Wet Midwest Pattern Shifts Southward Into Mid-July

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Highlight: How effective is the recent wet weather pattern change in the Midwest States on drought? More rains on the way, shifting farther south.

Fig. 1-2: June 24 to July 2, 2023, U.S. rainfall and precipitation anomalies.

Discussion: The recent wet weather pattern-change across the Midwest U.S. began on June 24 and has produced an unusually high amount of severe weather and heavy rains for the Dakotas and Ohio Valley (Fig. 1). However, just south of the wet weather belt, more dry weather accompanied by anomalous heat (Fig. 2) extending north from Texas was observed. Despite the recent rainfall, drought conditions persist across a large portion of the Midwest U.S. and Missouri Valley and Texas to Louisiana (Fig. 3). Soil moisture conditions have improved from Iowa to Kentucky (Fig. 4) but much more rainfall is needed to weaken the drought. The latest 15-day outlook trends much wetter for the central Great Plains, Missouri and Tennessee Valley(s) and vicinity (Fig. 5). NOAA recently issued a 30-day drought outlook revised to substantially weaken the Midwest U.S. drought (Fig. 6).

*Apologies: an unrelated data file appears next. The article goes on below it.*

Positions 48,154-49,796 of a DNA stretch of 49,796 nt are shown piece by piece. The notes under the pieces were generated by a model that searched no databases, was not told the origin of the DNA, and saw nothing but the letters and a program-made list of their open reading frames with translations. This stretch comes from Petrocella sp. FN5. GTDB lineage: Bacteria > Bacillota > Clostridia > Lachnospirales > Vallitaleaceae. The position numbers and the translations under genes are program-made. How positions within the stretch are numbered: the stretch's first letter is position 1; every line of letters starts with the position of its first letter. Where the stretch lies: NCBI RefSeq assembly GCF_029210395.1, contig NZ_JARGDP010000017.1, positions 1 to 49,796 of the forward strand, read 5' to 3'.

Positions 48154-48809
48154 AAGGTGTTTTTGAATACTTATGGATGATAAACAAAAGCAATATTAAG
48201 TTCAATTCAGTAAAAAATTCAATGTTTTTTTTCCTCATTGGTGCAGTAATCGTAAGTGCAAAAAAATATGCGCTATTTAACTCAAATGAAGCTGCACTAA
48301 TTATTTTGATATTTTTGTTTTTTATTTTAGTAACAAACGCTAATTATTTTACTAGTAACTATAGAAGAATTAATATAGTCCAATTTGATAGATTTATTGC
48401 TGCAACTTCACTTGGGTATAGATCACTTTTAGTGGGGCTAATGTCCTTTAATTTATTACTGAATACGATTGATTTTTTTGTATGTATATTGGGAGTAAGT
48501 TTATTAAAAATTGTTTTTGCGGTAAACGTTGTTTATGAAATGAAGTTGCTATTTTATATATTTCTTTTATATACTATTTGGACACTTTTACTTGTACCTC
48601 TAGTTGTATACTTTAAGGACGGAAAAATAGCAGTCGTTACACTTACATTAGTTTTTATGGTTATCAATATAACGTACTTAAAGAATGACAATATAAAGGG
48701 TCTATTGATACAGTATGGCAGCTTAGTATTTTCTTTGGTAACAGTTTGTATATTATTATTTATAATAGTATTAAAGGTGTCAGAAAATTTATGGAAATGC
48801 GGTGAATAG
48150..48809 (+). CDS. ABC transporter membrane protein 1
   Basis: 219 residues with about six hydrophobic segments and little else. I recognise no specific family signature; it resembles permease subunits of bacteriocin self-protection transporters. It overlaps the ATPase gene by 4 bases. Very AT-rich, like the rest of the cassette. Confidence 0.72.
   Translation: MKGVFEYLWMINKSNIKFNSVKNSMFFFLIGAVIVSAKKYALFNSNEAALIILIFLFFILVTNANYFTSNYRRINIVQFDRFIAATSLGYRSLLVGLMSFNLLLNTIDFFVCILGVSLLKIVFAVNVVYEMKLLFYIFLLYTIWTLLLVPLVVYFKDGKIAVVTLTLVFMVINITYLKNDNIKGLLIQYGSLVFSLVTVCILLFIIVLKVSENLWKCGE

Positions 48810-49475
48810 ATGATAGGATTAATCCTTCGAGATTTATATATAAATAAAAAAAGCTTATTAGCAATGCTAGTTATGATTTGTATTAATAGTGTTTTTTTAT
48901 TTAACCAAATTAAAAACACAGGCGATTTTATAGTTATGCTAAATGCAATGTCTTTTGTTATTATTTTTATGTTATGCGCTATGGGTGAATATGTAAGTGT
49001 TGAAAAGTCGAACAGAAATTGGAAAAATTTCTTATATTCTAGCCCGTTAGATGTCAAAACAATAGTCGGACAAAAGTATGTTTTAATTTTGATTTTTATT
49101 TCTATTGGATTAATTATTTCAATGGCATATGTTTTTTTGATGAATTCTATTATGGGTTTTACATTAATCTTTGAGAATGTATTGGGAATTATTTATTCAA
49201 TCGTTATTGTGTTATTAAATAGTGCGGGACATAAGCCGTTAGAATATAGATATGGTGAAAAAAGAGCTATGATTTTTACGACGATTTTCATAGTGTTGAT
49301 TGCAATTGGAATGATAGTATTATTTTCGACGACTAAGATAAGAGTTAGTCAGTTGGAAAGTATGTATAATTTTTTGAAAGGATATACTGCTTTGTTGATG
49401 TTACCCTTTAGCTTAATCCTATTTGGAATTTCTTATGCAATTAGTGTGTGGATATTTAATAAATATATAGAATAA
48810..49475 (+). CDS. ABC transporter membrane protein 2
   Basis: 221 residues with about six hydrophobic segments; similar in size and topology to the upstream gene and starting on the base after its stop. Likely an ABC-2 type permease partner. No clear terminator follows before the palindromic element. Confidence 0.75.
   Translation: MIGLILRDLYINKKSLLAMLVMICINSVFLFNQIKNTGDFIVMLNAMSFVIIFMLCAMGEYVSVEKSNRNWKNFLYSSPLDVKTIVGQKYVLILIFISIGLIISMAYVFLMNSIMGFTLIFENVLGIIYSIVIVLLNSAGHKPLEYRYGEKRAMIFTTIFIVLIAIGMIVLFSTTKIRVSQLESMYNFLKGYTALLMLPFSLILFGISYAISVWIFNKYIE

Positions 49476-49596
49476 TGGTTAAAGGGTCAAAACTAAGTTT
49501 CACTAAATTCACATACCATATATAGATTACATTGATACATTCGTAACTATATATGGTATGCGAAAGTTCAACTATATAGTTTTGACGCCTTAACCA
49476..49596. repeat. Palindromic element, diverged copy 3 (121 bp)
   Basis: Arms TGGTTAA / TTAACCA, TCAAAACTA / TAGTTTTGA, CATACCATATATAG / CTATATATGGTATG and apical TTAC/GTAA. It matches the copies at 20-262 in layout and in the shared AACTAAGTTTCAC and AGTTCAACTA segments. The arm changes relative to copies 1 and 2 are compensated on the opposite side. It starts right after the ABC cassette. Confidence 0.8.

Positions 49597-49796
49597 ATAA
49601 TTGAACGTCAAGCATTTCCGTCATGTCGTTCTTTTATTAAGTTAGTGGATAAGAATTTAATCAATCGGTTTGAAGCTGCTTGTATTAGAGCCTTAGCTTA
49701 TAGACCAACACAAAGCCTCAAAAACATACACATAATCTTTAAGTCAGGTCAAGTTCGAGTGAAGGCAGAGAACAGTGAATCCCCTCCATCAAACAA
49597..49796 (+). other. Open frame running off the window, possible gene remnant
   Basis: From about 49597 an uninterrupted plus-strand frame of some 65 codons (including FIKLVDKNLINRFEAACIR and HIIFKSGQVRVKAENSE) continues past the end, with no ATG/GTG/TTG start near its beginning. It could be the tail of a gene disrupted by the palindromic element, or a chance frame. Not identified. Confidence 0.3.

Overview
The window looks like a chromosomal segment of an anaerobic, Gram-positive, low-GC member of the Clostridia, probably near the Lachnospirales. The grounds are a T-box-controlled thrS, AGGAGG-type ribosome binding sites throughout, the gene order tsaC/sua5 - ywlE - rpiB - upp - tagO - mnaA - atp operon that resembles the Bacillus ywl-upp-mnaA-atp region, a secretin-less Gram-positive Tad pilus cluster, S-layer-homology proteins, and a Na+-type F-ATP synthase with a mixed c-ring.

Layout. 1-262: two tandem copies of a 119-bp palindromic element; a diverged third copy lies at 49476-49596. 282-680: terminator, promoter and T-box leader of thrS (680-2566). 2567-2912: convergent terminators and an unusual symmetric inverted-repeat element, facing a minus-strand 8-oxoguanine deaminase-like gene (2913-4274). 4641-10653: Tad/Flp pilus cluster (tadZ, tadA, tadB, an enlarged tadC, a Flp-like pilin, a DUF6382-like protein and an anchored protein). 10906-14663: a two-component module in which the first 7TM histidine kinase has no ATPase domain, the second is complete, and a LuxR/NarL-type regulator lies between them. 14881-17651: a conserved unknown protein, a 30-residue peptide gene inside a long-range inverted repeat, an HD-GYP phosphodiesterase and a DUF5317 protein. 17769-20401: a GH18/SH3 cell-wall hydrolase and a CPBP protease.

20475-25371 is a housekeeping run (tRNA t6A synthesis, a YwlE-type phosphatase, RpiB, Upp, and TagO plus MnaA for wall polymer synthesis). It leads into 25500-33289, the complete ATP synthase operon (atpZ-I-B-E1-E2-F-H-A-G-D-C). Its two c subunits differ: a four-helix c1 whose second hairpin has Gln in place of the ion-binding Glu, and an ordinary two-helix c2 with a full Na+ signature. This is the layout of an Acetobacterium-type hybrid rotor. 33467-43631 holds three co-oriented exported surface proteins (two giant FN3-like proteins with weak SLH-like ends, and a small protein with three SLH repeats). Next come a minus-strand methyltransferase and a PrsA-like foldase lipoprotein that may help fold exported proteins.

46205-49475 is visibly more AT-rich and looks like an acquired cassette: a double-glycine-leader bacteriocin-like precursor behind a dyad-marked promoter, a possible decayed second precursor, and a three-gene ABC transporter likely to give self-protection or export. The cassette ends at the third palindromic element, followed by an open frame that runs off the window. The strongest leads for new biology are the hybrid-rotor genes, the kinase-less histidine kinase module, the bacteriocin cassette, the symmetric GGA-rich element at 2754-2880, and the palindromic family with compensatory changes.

Fig. 3-4: Current soil U.S. moisture anomalies and the early July trend.

Fig. 5-6: The GFS ENS 15-day wet forecast for the Central/East-central U.S. and recent NOAA 30-day drought outlook.